Wednesday, October 13, 2004

No troops, but arms galore

On top of the Germans moving in to sell its surplus tanks to Turkey on the back of the EU commission agreeing to recommend opening accession negotiations with Turkey, it appears that Herr Schröder has been busy elsewhere in his role of premier arms salesman, propelling Germany into fourth place in the world league of arms exporters, displacing Britain.

Thus runs a report in The Times today, based on figures released by the Stockholm International Peace Research Institute.

Of course, now that the British government has decided to buy its military trucks from Germany, that will further improve Germany’s position as - in abandoning our domestic market - we will have opted out of the export market as well.

As to the German activity, The Times finds rather odd, given that the Schröder’s Social Democrats are in coalition with the pacifist Green Party.

Nevertheless, despite a German law that bars the sale of weapons to so-called "areas of tension", the SDP and the peace-loving Greens stood by while Schröder this month discussed the supply of submarines to India, and the government supplied 20 Fuchs armoured transporters to Iraq, even though the German military are kept well clear.

Schröder is also sniffing round Libya to see whether he can pick up some trade there, in the wake of the embargo being lifted there and, alongside Chirac, he is a keen proponent of lifting the arms ban on China.

Nevertheless, the bulk of German arms exports has gone to Nato countries, led by the United States, which has bought €685 million (£472 million) of guns in the past three years. Spain spent €232 million on tanks and anti-tank mortars, and Greece bought €266 million of mortars. Smaller sales have also been agreed with India and South Korea. Germany has also supplied Israel and, just to be even-handed, the United Arab Emirates.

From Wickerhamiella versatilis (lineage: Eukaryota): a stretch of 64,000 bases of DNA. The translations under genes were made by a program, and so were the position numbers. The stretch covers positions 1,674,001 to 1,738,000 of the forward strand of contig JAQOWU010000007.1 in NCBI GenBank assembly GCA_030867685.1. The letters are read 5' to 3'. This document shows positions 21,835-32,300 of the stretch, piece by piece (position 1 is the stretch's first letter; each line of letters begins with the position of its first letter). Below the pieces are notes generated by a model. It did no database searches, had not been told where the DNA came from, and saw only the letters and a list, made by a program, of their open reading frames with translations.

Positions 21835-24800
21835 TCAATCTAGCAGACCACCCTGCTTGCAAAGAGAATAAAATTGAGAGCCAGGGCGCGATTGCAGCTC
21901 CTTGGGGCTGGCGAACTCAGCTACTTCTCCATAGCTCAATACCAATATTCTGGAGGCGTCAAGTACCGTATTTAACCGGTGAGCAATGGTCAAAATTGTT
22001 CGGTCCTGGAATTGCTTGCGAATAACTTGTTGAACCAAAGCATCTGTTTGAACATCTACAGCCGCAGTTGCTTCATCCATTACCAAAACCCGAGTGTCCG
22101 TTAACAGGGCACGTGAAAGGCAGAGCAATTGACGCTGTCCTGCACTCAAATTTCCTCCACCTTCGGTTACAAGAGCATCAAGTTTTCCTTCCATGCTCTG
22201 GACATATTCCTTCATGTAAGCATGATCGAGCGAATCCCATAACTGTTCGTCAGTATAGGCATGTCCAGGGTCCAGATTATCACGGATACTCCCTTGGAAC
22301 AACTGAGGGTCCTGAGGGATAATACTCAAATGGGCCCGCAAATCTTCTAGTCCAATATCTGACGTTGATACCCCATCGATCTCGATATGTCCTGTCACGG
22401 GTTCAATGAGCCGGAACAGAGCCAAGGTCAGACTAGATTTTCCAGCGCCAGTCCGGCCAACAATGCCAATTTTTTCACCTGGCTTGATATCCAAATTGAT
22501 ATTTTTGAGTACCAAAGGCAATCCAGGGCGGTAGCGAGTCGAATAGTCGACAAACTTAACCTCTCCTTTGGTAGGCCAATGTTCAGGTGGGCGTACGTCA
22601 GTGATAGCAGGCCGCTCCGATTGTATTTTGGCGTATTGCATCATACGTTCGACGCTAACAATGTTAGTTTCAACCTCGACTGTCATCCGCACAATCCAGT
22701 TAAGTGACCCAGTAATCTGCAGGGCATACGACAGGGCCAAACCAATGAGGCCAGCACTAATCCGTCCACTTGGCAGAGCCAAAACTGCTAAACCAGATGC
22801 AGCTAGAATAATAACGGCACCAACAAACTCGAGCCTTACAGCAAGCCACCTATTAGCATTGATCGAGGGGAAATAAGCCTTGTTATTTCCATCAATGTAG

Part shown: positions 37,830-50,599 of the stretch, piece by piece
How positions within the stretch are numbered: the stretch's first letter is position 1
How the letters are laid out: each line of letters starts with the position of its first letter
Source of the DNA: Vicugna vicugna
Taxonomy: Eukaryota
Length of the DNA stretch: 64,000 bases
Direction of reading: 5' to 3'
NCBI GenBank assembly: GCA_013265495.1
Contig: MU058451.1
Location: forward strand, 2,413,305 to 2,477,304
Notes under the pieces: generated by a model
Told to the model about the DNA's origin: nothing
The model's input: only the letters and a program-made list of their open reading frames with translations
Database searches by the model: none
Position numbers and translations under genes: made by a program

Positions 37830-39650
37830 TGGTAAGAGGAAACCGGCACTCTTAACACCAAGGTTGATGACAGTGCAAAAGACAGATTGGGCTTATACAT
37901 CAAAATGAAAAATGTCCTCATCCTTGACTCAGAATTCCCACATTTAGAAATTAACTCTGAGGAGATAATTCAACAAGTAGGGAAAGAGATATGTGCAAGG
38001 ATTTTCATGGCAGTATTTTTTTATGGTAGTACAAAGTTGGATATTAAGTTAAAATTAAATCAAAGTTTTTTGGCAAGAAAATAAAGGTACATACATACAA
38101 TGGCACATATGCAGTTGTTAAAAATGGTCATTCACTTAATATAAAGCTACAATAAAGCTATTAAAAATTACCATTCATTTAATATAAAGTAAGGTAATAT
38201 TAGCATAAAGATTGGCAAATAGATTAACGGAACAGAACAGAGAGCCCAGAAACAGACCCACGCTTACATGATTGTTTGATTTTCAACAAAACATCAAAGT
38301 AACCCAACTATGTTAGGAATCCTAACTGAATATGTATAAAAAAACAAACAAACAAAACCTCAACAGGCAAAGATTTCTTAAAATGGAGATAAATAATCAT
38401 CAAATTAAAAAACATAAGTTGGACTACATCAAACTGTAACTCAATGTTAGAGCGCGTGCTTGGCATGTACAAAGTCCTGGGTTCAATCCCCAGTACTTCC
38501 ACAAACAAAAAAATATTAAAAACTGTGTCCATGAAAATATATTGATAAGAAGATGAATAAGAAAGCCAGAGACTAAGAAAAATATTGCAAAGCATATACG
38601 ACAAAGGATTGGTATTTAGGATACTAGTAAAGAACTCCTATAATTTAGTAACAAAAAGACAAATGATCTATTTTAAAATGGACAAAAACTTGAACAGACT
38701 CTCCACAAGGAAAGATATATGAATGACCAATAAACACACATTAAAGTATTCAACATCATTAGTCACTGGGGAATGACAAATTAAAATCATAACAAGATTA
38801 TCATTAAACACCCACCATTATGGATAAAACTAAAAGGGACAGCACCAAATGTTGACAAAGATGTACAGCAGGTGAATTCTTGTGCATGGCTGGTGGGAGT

One wonders, though, what the Greeks, as recipients of German arms, must be thinking of Schröder's enthusiasm for dealing with Turkey, when the Greek English-language newspaper Kathimerini recently reported that six formations of Turkish fighter jets entered the Athens Flight Information Region (FIR) seven times, with the twelve jets chased off by as many Greek aircraft after “simulated” dogfights, endangering – so it is claimed – civilian air traffic.

They may be less than pleased to learn that Germany, in addition to flogging tanks to the Turks, is also pushing hard for the airforce to buy up some Eurofighters. Could be interesting if the Greeks and Turks go to war again.

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